5 Causes of Phobias in Cats

February 28, 2019
Cat owners know how sensitive these animals can be to changes in their daily routines. Today, we'll tell you the main causes of some phobias in cats. 

Anyone who has ever owned a cat knows how sensitive these animals can be. From hearing strange sounds, to furniture being moved around…cats don’t like changes in their daily routines. In today’s article, we’ll tell you the main causes of phobias in cats and how to try to solve this problem. 

Some reasons for phobias in cats

These domestic felines are territorial animals and like having control over the place where they live. That’s why any changes in their environment may scare them. But when this fear becomes irrational, the cat will develop a phobia.

Among the main causes of phobias in cats are:

An owner dealing with phobias in cats.
1. Unusual and sudden noises. For example, thunder, alarms, sirens, different appliances being used, etc.

2. Strangers in the house. This usually happens if the cat wasn’t socialized correctly.

3. Contact with unknown animals. 

4. Moving or temporarily going to places it’s not familiar with. 

5. Moving the furniture around or bringing new objects into the home.

It’s easy to detect phobias in cats, but it’s hard to get rid of them. That’s why it’s important to learn how to detect the signs of anxiety and fear in your cat. That way, you’ll be able to keep the problem from getting even worse. 

How to recognize if a cat has a phobia

It’s easy to detect phobias in cats, and they usually have a solution. However, they’re more difficult to treat than regular fears. That’s why it’s important to identify the signs in time.

In situations they consider to be dangerous, kittens will suffer from anxiety and can react in different ways, such as:

  • Running away and hiding somewhere they consider safe.
  • Looking like they’re going to attack (their hair sticks up, their back arches, they hiss or tilt their ears back).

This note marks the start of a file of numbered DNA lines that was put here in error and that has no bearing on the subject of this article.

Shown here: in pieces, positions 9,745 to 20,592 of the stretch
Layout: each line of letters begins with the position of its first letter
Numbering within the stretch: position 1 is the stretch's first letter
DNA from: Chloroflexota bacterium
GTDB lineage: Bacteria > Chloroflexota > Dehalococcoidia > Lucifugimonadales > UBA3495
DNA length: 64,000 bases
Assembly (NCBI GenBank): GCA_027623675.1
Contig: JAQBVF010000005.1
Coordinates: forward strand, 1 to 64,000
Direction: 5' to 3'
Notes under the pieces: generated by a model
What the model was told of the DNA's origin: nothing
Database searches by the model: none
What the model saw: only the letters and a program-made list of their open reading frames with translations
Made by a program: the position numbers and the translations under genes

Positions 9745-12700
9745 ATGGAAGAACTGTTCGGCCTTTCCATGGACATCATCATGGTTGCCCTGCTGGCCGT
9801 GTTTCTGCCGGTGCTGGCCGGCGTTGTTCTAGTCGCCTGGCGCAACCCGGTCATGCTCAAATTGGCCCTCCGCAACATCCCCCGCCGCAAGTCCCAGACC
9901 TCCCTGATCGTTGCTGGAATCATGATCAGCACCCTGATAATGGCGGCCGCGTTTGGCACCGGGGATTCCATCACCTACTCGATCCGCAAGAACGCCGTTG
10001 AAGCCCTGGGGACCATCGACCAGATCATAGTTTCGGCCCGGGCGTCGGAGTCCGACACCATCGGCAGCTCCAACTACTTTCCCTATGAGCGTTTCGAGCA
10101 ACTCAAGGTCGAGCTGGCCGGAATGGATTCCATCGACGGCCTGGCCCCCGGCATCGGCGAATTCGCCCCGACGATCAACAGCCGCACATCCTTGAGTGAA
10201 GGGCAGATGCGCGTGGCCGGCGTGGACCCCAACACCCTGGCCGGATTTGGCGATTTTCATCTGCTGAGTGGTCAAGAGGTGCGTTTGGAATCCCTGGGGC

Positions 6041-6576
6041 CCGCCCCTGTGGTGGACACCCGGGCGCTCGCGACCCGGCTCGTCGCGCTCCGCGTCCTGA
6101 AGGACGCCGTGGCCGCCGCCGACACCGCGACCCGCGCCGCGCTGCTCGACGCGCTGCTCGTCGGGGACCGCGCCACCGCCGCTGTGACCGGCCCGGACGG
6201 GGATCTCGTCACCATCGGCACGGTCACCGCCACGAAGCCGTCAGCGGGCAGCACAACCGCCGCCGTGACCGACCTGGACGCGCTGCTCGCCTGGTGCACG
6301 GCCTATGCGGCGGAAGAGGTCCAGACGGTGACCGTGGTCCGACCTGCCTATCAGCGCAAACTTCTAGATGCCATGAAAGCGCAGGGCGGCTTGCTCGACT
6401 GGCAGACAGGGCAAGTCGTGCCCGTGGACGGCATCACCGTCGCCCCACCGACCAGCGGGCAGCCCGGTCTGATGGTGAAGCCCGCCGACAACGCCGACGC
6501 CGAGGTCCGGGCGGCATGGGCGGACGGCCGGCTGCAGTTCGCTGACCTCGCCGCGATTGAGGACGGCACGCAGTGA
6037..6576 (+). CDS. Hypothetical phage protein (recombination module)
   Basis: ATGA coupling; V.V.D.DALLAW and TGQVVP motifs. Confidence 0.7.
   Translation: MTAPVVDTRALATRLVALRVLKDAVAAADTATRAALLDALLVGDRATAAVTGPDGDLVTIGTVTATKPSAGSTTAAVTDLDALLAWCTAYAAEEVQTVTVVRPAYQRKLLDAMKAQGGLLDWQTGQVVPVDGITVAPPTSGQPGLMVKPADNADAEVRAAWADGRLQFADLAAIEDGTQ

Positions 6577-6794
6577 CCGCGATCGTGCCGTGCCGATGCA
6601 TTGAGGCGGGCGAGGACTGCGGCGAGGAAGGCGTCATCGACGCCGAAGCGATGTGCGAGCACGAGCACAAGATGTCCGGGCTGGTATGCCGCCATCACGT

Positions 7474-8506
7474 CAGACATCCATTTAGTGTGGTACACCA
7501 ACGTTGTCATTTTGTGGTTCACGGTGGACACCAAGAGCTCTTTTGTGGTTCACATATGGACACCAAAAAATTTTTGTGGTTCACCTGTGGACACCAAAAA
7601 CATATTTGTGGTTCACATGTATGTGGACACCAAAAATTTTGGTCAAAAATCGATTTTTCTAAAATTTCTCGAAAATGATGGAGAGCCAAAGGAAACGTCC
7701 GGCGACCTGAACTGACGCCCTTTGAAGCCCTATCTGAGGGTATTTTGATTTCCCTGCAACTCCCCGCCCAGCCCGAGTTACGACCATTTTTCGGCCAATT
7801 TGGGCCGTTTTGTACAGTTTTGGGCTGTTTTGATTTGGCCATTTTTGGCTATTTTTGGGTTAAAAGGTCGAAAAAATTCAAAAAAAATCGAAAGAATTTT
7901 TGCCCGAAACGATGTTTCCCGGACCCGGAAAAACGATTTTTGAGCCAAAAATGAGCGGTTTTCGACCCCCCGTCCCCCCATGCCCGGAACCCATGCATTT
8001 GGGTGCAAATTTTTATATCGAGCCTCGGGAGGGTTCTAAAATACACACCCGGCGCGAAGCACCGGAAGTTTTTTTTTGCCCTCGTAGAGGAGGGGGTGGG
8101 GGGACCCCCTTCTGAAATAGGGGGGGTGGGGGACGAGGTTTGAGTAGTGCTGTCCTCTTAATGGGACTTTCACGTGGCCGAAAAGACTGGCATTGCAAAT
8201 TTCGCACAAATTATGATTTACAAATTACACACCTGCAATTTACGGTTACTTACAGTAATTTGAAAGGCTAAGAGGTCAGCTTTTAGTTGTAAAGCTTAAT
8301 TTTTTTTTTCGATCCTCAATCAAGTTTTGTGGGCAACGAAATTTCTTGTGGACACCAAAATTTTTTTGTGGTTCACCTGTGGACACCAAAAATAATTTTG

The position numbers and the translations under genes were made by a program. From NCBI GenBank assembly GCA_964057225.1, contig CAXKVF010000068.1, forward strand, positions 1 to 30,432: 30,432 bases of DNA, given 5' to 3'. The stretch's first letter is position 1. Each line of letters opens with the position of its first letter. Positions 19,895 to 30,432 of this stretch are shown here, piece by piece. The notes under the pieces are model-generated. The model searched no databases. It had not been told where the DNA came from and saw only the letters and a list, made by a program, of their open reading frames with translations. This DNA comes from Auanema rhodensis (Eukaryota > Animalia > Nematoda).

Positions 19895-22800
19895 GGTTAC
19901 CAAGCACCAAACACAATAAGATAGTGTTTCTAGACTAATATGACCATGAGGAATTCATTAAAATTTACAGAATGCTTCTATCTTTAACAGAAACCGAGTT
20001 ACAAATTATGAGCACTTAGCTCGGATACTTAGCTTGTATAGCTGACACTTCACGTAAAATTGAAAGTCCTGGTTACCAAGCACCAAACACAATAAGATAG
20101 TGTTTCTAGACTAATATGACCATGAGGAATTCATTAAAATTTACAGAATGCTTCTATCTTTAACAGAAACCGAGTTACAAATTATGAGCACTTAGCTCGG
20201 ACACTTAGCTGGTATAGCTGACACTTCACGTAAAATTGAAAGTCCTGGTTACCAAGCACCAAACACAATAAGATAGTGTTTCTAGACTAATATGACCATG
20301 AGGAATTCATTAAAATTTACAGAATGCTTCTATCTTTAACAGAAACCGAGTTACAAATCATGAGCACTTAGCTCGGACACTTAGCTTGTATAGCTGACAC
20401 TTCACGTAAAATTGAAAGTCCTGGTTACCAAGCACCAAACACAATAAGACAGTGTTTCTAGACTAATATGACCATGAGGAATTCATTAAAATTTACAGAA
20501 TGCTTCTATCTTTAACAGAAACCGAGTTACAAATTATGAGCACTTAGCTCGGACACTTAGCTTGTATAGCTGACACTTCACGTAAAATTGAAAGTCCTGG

• Not moving, as if they’re paralyzed, and even shaking with fear.
  • Having tachycardia or diarrhea. 
  • Becoming more hyperactive or aggressive.
  • Marking their territory with urine and feces anywhere in the house.
  • Licking themselves excessively, causing alopecia.

Tips to deal with phobias in cats

Remember, when a cat is scared or upset, you shouldn’t approach it, touch it, or try to pick it up. If you do, he’ll probably scratch or bite you.

Leave him alone for a while. Then, when you see that he has calmed down, try approaching him. But don’t force the situation.

Also, make sure your cat has a space in the house where he feels safe and can hide when he feels scared.

Keep in mind, after your cat acts like this, that you shouldn’t console him. But neither should you scold or punish him. You’ll only aggravate the situation and make his recovery more difficult.

Talk to a specialist in animal behavior

The dictionary defines a phobia as an ‘intense and irrational fear, of a sickly nature, towards a person, thing or situation’, and they will definitely require professional help. 

A veterinarian or specialist in animal behavior (ethologist) will correctly diagnose the issue. They will then decide the best way to solve your pet’s problem.

However, you can also play a role. You can identify which situations, people, or objects scare your pet. Pay close attention to your cat and explain the situations in detail to the vet.

A cat at the vet's clinic.

How to treat phobias in cats

A possible solution to this problem is to expose the animal, very gradually, to the situation that causes its anxiety and fear. This way, the cat will gradually lose its fear.

Also, it’s important to reward your pet as he’s making progress. You can do this with petting, affectionate words or some treats.

As you can see, patience and love are the keys to keeping things under control, both with pets and animals.